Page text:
The very first noble truth of the Buddha points out that suffering is inevitable for human beings as long as we believe that things last—that they don’t disintegrate, that they can be counted on to satisfy our hunger for security. From this point of view, the only time we ever know what’s really going on is when the rug’s been pulled out and we can’t find anywhere to land. We use these situations either to wake ourselves up or to put ourselves to sleep. Right now—in the very instant of groundlessness—is the seed of taking care of those who need our care and of discovering our goodness.
Life is a good teacher and a good friend. Things are always in transition, if we could only realize it. Nothing ever sums itself up in the way that we like to dream about. The off-center, in-between state is an ideal situation, a situation in which we don’t get caught and we can open our hearts and minds beyond limit. It’s a very tender, nonaggressive, open-ended state of affairs.
To stay with that shakiness—to stay with a broken heart, with a rumbling stomach, with the feeling of hopelessness and wanting to get revenge—that is the path of true awakening. Sticking with that uncertainty, getting the knack of relaxing in the midst of chaos, learning not to panic—this is the spiritual path. Getting the knack of catching ourselves, of gently and compassionately catching ourselves, is the path of the warrior. We catch ourselves one zillion times as once again, whether we like it or not, we harden into resentment, bitterness, righteous indignation—harden in any way, even into a sense of relief, a sense of inspiration.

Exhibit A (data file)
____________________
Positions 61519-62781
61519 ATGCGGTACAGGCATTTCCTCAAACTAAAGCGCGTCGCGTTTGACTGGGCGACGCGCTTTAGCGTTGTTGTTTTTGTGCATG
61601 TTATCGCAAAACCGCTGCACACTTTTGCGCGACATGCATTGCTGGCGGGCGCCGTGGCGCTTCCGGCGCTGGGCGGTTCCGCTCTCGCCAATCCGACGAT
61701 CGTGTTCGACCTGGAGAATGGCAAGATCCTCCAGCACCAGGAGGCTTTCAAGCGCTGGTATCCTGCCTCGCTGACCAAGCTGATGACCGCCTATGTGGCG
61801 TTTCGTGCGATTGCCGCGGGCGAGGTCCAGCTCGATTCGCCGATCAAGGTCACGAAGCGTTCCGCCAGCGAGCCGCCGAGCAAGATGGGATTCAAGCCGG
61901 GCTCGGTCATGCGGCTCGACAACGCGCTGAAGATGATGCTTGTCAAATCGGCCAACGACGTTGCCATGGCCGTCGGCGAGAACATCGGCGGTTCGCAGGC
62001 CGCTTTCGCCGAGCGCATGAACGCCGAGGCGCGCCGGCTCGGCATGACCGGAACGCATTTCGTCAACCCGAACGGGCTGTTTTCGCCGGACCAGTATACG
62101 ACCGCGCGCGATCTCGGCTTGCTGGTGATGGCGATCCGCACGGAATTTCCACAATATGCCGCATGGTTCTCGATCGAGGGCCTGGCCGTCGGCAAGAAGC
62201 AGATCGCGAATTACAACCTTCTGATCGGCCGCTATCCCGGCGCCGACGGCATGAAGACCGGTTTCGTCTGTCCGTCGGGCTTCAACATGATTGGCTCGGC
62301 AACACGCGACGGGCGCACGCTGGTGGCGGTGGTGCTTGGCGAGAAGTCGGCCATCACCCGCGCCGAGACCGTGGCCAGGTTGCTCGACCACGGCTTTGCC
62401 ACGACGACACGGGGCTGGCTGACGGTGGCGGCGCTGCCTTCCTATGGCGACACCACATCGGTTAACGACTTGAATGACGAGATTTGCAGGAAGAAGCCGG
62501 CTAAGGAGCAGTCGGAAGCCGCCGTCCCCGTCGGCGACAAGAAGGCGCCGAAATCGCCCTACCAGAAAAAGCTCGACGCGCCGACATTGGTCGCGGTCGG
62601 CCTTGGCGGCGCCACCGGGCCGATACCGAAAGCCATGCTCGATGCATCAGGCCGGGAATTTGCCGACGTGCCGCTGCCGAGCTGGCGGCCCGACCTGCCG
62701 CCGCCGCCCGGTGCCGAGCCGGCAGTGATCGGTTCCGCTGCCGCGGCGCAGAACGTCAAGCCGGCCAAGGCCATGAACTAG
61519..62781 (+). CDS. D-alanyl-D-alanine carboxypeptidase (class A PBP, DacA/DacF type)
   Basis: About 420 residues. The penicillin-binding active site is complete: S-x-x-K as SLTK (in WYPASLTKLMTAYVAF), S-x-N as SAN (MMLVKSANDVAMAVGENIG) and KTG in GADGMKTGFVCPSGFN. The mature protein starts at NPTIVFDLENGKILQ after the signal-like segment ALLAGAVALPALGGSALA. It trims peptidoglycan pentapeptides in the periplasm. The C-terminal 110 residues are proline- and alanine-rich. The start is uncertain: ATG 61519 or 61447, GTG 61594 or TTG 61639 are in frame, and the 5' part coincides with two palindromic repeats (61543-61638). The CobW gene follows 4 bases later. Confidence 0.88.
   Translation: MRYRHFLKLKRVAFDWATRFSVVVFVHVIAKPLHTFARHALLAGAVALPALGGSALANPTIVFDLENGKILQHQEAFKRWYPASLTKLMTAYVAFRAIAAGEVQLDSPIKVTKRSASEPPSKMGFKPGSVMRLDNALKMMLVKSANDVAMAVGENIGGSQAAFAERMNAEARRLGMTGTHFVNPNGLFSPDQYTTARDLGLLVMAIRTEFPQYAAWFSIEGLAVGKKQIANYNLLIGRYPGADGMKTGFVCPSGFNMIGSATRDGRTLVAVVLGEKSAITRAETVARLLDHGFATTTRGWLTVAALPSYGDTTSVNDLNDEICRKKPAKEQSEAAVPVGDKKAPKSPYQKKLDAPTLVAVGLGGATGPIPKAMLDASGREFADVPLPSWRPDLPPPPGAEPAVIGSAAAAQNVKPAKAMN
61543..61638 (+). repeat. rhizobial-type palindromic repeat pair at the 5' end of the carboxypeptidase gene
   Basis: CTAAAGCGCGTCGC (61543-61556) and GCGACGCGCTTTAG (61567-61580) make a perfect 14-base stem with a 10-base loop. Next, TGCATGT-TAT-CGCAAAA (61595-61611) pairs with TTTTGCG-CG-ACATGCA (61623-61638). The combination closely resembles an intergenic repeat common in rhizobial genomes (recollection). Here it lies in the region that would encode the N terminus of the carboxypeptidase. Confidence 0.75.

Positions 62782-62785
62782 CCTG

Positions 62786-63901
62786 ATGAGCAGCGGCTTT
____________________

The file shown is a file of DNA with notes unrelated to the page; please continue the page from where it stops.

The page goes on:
This Very Moment Is the Perfect Teacher
Each day, we’re given many opportunities to open up or shut down. The most precious opportunity presents itself when we come to the place where we think we can’t handle whatever is happening. It’s too much. It’s gone too far. We feel bad about ourselves. There’s no way we can manipulate the situation to make ourselves come out looking good. No matter how hard we try, it just won’t work. Basically, life has just nailed us.
It’s as if you just looked at yourself in the mirror, and you saw a gorilla. The mirror’s there; it’s showing you, and what you see looks bad. You try to angle the mirror so you will look a little better, but no matter what you do, you still look like a gorilla. That’s being nailed by life, the place where you have no choice except to embrace what’s happening or push it away.